Spiritual warfare. When people mention it, most of us think of Hollywood renditions like The Exorcist or The Omen. And while I don’t deny that spiritual warfare definitely consists of possession and what not, is that the primary battlefield where Satan attacks us?
I am currently reading in the book of Ephesians, and I came across this verse:
‘Be angry and do not sin; do not let the sun go down on your anger, and give no opportunity to the devil.‘ (Eph. 4:26-27)
When we read those verses, we are drawn to the first part of the verse and the issue of anger. Much ink has been spilt on what it means to ‘be angry and do not sin’. But what about the second part of this excerpt?
Paul writes this command in the midst of a discourse on holy living–how we are to live holy lives in the midst of the Christian community. So why is there a mention of the devil in the midst of regulations for holiness? Because the primary spiritual battlefield in every believer’s life is their growth in holiness. Paul’s statement here speaks volumes. He writes this to the Ephesian church, one of the most spiritually charged contexts in the ancient world. Read Acts 19 to get a small glimpse of the Ephesian context. Throughout Paul’s letter, he refers to ‘principalities and powers.’ The infamous ‘armor of God’ is found in this book. Paul is writing to a church immersed in the spiritual world, a church that had witnessed exorcisms (cf. Acts 19:11-20). And yet he doesn’t mention the more ‘sensationalistic’ expressions of spiritual warfare; instead, he places spiritual warfare on the moral battlefield. A several months ago while reading Ephesians, I wrote this:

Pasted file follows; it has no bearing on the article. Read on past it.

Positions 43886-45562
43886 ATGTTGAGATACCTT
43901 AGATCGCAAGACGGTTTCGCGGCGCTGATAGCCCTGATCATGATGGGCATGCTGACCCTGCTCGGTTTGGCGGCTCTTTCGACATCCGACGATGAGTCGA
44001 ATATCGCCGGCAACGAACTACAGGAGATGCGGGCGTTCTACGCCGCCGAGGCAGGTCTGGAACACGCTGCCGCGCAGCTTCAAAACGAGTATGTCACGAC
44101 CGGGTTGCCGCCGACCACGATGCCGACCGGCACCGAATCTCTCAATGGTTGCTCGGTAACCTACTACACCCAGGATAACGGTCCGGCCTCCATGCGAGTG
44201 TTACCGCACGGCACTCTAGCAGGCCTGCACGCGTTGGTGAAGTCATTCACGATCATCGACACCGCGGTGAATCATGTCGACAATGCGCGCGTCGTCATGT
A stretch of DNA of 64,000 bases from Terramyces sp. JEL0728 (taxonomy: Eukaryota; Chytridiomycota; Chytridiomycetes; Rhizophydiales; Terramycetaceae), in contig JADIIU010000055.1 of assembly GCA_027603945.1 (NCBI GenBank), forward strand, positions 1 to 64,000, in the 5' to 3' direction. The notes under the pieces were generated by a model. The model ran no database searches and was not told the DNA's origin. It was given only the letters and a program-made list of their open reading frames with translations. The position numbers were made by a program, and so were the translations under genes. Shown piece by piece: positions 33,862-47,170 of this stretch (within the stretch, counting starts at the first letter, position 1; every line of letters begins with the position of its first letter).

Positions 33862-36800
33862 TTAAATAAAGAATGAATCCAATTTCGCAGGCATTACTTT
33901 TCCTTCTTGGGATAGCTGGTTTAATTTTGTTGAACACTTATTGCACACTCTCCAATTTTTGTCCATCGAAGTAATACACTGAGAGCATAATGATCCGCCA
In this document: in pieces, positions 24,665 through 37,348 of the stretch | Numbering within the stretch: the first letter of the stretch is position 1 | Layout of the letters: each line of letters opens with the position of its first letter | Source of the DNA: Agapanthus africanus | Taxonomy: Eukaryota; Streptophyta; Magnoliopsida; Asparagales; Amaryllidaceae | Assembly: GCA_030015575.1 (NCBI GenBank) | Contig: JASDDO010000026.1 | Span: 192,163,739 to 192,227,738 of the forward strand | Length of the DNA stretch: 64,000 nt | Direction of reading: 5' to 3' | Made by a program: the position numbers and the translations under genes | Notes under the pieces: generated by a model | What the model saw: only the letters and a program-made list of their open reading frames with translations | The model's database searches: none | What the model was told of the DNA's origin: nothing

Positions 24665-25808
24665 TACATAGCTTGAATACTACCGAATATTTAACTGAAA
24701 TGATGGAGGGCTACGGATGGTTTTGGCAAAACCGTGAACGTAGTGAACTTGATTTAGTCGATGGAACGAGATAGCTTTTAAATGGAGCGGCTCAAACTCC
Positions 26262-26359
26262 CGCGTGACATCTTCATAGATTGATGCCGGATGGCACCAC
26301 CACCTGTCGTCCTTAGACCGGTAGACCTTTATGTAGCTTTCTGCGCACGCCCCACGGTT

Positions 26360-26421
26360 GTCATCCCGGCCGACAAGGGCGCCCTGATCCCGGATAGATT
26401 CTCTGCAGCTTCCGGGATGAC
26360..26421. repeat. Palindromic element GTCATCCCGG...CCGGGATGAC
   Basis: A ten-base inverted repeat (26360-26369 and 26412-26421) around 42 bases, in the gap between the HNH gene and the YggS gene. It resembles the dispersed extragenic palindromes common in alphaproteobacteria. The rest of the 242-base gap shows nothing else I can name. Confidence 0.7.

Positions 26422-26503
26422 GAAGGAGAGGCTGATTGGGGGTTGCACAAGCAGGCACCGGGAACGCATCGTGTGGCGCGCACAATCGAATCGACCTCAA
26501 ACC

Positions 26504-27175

“Paul’s command places a greater importance on moral purity. I have frequently found myself surrendering or putting up a half-hearted fight in my battle with the flesh, because I always saw it as a fight within me between the old and the new. Because of the gradual sanctification process, it was easier to just say, ‘That’s just the old Jordan. He’ll die eventually.’ Spiritual warfare was a different game–battle with the enemy was all about supernatural attacks, demon possession, etc. That is what the armor of God is for. Let us not neglect the moral battle that we must wage everyday.
Now, please understand me: our struggles and shortcomings are not always (or even most of the time) the direct cause of some demonic working in our life. Paul makes that clear in these verses, that Satan may gain a foothold, not that he is the cause of our sin. If we have persistent sin in our life, that can be used by the enemy of our souls. Let us recognize the gravity of our quest for holiness, and put on the armor of God, that we may continue to be created in the image of God’s Son, Jesus.